Completed builds :  Caldercraft Brig Badger   Amati Hannah - Ship in Bottle  Pit Road Hatsuzakura 1/700   Hasegawa Shimakaze 1:350

F4B-4 and P-6E 1/72  Accurate Miniatures F3F-1/F3F-2 1/48  Tamiya F4F-4 Wildcat built as FM-1 1/48  Special Hobby Buffalo 1/48

Citroen 2CV 1/24 - Airfix and Tamiya  Entex Morgan 3-wheeler 1/16


Terminated build:  HMS Lyme (based on Corel Unicorn)  


On the shelf:  Euromodel Friedrich Wilhelm zu Pferde; Caldercraft Victory; too many plastic ship, plane and car kits


Future potential scratch builds:  HMS Lyme (from NMM plans); Le Gros Ventre (from Ancre monographs), Dutch ship from Ab Hoving book, HMS Sussex from McCardle book, Philadelphia gunboat (Smithsonian plans)

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Thanks Mike. If they hold up for any length of time I think it will have been worth the little bit of time it took to make them. And the curved one work great on the concave sections of the bulkheads.

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  • 2 weeks later...

Nice solutions Art, when using papers that are not self adhesive, I find that double sided carpet tape works well.



Current builds  Bristol Pilot Cutter 1:8;      Skipjack 19 foot Launch 1:8;       Herreshoff Buzzards Bay 14 1:8

Other projects  Pilot Cutter 1:500 ;   Maria, 1:2  Now just a memory    

Future model Gill Smith Catboat Pauline 1:8

Finished projects  A Bassett Lowke steamship Albertic 1:100  


Anything you can imagine is possible, when you put your mind to it.

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I use Contact Cement, and remove the worn-out sandpaper with a Heat Gun. The paper peels off after a couple of seconds of heat.


CAUTION - the heat would probably also destroy your fabricated sanding sticks, unless you used Epoxy to glue the handles on.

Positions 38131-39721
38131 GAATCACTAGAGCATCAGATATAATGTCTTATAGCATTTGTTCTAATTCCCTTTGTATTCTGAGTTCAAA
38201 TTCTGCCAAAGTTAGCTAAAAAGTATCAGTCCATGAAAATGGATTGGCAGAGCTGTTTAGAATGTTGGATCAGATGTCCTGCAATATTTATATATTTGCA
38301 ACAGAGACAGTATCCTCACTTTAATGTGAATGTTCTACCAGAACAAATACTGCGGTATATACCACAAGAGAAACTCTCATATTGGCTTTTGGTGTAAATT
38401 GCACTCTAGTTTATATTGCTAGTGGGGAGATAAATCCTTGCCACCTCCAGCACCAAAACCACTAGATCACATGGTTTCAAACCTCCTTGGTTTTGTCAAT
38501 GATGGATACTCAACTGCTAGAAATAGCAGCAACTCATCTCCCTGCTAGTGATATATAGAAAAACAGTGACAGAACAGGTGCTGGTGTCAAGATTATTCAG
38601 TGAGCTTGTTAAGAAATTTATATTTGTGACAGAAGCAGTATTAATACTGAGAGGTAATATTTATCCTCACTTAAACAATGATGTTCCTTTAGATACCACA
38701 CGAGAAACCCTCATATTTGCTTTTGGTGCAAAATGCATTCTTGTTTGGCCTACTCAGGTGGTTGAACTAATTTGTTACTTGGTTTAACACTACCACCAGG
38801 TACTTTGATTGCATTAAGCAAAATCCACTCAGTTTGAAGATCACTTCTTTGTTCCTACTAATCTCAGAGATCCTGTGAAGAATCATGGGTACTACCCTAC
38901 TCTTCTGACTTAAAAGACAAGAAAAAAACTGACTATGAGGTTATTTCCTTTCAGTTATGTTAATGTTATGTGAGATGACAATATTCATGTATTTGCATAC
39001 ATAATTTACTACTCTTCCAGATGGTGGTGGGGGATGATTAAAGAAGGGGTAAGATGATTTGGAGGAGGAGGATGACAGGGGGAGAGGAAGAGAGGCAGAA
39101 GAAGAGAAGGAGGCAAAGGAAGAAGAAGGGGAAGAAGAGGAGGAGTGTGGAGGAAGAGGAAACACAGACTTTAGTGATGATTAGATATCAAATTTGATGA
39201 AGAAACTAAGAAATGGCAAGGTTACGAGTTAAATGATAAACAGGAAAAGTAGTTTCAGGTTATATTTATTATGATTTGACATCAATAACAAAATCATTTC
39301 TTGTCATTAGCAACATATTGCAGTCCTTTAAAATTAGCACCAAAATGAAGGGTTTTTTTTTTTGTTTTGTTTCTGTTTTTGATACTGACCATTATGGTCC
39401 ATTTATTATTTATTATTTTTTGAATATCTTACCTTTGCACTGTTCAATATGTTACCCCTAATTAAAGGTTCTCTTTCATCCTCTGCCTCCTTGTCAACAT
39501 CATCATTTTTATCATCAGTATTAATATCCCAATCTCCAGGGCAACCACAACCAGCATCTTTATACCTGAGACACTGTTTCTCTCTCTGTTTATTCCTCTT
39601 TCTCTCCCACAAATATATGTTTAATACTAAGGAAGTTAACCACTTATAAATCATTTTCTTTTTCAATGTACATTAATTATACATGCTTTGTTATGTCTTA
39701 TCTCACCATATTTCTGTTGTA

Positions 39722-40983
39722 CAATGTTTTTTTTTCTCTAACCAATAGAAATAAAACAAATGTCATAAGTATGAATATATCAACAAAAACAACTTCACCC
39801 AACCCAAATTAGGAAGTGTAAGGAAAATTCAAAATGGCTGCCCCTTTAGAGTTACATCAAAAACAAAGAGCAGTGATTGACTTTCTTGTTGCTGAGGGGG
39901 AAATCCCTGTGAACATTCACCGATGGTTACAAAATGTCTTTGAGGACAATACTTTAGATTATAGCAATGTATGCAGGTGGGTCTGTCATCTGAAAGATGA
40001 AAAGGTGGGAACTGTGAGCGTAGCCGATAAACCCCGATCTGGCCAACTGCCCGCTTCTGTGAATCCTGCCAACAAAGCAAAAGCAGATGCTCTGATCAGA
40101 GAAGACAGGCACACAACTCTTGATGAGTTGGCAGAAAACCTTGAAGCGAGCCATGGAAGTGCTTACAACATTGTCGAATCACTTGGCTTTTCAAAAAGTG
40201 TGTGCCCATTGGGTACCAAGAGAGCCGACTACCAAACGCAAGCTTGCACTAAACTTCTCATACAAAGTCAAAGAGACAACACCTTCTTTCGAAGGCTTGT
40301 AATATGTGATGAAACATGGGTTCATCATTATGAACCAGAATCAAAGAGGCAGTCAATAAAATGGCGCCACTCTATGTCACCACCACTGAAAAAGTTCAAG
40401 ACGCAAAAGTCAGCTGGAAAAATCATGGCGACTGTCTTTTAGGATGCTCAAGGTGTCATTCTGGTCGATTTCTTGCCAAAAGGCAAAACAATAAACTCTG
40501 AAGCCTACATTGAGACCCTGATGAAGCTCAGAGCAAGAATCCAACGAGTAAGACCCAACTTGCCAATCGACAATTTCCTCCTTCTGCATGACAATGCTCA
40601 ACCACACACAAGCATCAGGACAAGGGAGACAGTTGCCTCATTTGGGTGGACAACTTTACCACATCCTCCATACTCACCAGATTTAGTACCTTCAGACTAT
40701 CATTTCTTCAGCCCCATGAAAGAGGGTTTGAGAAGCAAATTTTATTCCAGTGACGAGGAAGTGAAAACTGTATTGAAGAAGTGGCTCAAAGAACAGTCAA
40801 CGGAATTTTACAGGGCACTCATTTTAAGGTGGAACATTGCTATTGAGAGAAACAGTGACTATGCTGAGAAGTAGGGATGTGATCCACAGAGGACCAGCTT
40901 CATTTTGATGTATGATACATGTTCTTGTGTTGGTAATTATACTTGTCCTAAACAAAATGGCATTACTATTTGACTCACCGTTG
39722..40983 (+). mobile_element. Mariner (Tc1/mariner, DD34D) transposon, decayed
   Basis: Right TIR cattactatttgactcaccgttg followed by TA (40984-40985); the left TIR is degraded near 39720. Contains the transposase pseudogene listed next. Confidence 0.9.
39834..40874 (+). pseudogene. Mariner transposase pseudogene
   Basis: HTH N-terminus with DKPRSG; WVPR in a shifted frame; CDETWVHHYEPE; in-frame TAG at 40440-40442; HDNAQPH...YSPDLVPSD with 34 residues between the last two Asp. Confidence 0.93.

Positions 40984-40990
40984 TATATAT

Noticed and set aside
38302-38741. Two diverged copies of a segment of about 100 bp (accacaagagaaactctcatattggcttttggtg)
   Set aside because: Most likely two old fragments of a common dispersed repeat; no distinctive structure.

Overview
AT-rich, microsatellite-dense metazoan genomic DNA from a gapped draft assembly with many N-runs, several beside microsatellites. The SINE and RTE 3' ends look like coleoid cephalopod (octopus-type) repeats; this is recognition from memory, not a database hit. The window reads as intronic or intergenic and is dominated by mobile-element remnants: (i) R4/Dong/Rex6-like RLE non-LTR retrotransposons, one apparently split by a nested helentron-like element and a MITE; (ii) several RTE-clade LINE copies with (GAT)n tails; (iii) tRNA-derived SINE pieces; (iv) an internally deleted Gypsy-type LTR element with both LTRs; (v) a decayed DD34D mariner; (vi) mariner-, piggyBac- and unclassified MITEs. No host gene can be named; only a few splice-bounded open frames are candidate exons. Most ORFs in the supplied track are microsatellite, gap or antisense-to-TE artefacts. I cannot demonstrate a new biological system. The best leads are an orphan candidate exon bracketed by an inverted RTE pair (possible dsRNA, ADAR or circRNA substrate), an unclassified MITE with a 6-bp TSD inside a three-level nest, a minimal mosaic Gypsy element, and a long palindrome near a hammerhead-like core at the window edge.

Cheers, Danny

Current Build :    Forced Retirement from Modelling due to Health Issues

Build Logs :   Norfolk Sloop  HMS Vulture - (TFFM)  HMS Vulture Cross-section  18 foot Cutter    Concord Stagecoach   18th Century Longboat in a BOTTLE 

CARD Model Build Logs :   Mosel   Sydney Opera House (Schreiber-Bogen)   WWII Mk. IX Spitfire (Halinski)  Rolls Royce Merlin Engine  Cape Byron Lighthouse (HMV)       Stug 40 (Halinski)    Yamaha MT-01   Yamaha YA-1  HMS Hood (Halinski)  Bismarck (GPM)  IJN Amatsukaze 1940 Destroyer (Halinski)   HMVS Cerberus   Mi24D Hind (Halinski)  Bulgar Steam Locomotive - (ModelikTanker and Beer Wagons (Modelik)  Flat Bed Wagon (Modelik)  Peterbuilt Semi Trailer  Fender Guitar  

Restorations for Others :  King of the Mississippi  HMS Victory
Gallery : Norfolk Sloop,   HMAT Supply,   HMS Bounty,   HMS Victory,   Charles W. Morgan,   18' Cutter for HMS Vulture,   HMS Vulture,  HMS Vulture Cross-section,             18th Century Longboat in a Bottle 

Other Previous Builds : Le Mirage, Norske Love, King of the Mississippi

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Hi to all, nice work and i will take some ideas from you.

I use ice stick for sanding, long ago, but just the "flat" stick, so i will add your idea. This is how i made mine




Edited by cristikc

Current build : Sovereign of the Seas - Mantua 1:78 scale




Finished:        San John the Baptist - Cross section

                    Santisima Trinidad - Cross section                  Galery Santisima 

                    San John the Baptist ( San Juan Bautista)    Galery  San John

                    HMS Victory 1805 - Cross section - Corel 1:98 scale 

                    Panart (Mantua) 740 Battle Station          Battle Station Panart 740 Galerry


On Hold:        HMS Bounty 1:64   Mamoli MV39


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  • 2 weeks later...
On 3/24/2018 at 6:21 AM, Osmosis said:

"I applied three coats of oil based poly. I hope this will make it a little easier to peel off and replace the sand paper. Here they are with some 80 grit self sticking sand paper applied."

I am a big fan of "Parks Super glaze finish" as a cheap source of epoxy.   Do you thing that the oil poly stiffened the wood? 

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I don't know if it stiffened it but it created a nice smooth surface that I think makes it easier to peel off the self adhesive paper.